Foreign Income Taxes and Credits

A limited amount of the foreign income taxes paid by a U.S. taxpayer may be credited against the U.S. taxpayer's tax liability or deducted in calculating taxable income on the U.S. taxpayer's income tax return. It is usually more advantageous to claim the credit rather than the deduction. To claim foreign income tax credit, IRS Form 1116 must be completed and attached to the U.S. taxpayer's income tax return. There are no limits on the amount of foreign taxes for which a U.S. taxpayer may claim a foreign tax credit. The credit, however, cannot exceed the part of the U.S. taxpayer's U.S. income tax liability that is allocable to his/her taxable income from sources outside of the U.S. Thus, if the U.S. taxpayer has no U.S. income tax liability, the taxpayer will not be able to claim a foreign tax credit. Note that if the foreign taxes paid by the U.S. taxpayer during the year exceed the limit of the taxpayer's credit for the current year, the taxpayer can carry back the unused credits to two prior tax years and forward for five years.

Outbound Transfers of Property

IRS Form 926 must be filed if the taxpayer: transfers property to a CFC as paid-in surplus or contributions to capital; or transfers property to a CFC in an exchange describe in Sections 367(a) or (d) or if the taxpayer elects to apply principles similar to those under Section 367 to the transfer. Form 926 is due on the day the taxpayer makes the transfer and the form is filed with the IRS Service Center where the taxpayer is required to file his/her income tax return.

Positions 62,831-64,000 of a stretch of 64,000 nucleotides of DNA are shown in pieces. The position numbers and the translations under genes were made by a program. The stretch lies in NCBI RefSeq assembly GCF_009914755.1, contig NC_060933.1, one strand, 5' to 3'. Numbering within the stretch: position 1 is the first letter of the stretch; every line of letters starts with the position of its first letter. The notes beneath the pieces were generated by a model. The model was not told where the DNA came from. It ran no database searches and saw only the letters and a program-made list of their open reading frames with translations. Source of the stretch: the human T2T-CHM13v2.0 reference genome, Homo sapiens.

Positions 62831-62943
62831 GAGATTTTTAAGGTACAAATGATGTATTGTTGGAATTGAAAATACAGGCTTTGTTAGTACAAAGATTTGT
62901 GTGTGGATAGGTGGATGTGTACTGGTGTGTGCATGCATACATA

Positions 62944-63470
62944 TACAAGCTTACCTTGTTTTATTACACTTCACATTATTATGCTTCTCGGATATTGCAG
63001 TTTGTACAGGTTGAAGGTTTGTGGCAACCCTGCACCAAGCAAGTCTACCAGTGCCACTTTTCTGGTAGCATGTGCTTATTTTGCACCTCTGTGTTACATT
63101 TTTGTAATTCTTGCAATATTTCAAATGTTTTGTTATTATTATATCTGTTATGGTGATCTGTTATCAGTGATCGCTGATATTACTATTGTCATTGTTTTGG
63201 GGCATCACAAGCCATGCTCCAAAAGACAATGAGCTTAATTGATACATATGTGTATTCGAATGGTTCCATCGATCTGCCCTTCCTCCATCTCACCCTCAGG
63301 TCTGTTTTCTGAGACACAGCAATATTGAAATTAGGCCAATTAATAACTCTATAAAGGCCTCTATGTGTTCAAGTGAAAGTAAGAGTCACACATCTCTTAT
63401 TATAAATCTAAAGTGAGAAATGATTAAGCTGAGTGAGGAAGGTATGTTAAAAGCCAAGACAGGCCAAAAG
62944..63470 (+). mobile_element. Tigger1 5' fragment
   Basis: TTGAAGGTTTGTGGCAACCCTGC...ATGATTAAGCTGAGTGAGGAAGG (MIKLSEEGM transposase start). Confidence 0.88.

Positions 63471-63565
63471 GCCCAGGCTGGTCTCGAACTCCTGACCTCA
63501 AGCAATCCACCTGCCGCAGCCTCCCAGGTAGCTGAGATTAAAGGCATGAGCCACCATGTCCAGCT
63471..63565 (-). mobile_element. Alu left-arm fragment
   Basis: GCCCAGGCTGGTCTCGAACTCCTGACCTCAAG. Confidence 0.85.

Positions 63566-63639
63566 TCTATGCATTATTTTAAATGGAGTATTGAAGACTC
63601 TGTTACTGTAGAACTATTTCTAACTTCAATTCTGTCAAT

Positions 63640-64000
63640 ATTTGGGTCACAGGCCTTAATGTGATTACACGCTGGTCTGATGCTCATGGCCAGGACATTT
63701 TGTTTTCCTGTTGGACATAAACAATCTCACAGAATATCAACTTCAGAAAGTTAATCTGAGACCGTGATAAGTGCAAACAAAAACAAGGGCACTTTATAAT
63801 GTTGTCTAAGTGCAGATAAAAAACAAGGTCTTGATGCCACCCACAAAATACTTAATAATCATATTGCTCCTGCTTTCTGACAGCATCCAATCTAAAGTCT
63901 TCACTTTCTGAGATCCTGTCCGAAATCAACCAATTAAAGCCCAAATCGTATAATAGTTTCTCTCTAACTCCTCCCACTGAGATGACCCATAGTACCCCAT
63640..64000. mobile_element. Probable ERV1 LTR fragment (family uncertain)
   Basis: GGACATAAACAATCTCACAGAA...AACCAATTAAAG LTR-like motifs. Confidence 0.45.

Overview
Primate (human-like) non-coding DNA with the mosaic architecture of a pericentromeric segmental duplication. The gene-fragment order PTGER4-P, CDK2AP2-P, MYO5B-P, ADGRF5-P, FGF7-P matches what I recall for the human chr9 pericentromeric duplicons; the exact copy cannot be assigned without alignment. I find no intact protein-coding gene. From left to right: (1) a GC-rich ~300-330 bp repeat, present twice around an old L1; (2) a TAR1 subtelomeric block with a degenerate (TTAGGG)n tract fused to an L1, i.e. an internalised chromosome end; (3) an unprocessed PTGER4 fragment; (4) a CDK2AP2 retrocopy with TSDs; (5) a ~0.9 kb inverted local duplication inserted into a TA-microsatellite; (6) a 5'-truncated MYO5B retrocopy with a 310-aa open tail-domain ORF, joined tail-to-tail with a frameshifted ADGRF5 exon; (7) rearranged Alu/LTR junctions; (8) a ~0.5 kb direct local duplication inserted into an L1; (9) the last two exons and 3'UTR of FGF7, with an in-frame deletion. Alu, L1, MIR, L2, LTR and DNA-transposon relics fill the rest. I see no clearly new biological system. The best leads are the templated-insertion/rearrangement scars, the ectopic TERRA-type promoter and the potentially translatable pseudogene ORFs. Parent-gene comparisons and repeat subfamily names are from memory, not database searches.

Annual Withholding Tax Reporting

IRS Form 1042 must be filed to report tax withheld on certain payments to a CFC or other foreign person.

Consolidated Reporting

IRS Form 1122 must be provided by the CFC and attached to the taxpayer's income tax return. The benefit of having the CFC's return filed as part of the taxpayer's domestic consolidated income tax return is only available if the taxpayer owns 100% of the CFC and the CFC is organized in Canada or Mexico and it was incorporated solely to comply with local foreign law.

Passive Foreign Investment Company Reporting

IRS Form 8621 must be filed if the taxpayer is a shareholder of a CFC that also meets the definition of a passive foreign investment company.

U.S. Personal Holding Company Reporting

Form 1120 is required of every CFC that is a personal holding company who has to file a U.S. tax return.

Tax Treaty

The main objective of all U.S. tax treaties is the avoidance of double taxation. Income tax treaties prevent double taxation by allowing one country to tax a particular type of income.

Treaty Objectives

The main objective of all U.S. tax treaties is the avoidance of double taxation. Income tax treaties prevent double taxation by allowing one country to tax a particular type of income.

Treaty Definitions

The terms "fixed base" and "permanent establishment" generally mean a fixed place of business through which an enterprise conducts its business. A common treaty principle is the right to tax the income of a permanent establishment by the country in which the PE is located. To claim the benefits of a treaty, the taxpayer must have the U.S. government certify that the taxpayer has filed a U.S. tax return.

Treaty-Based Return Positions

When a U.S. taxpayer takes the position that any U.S. tax is reduced by a U.S. tax treaty, the taxpayer must disclose this position on the taxpayer's U.S. tax return.

US offshore tax issues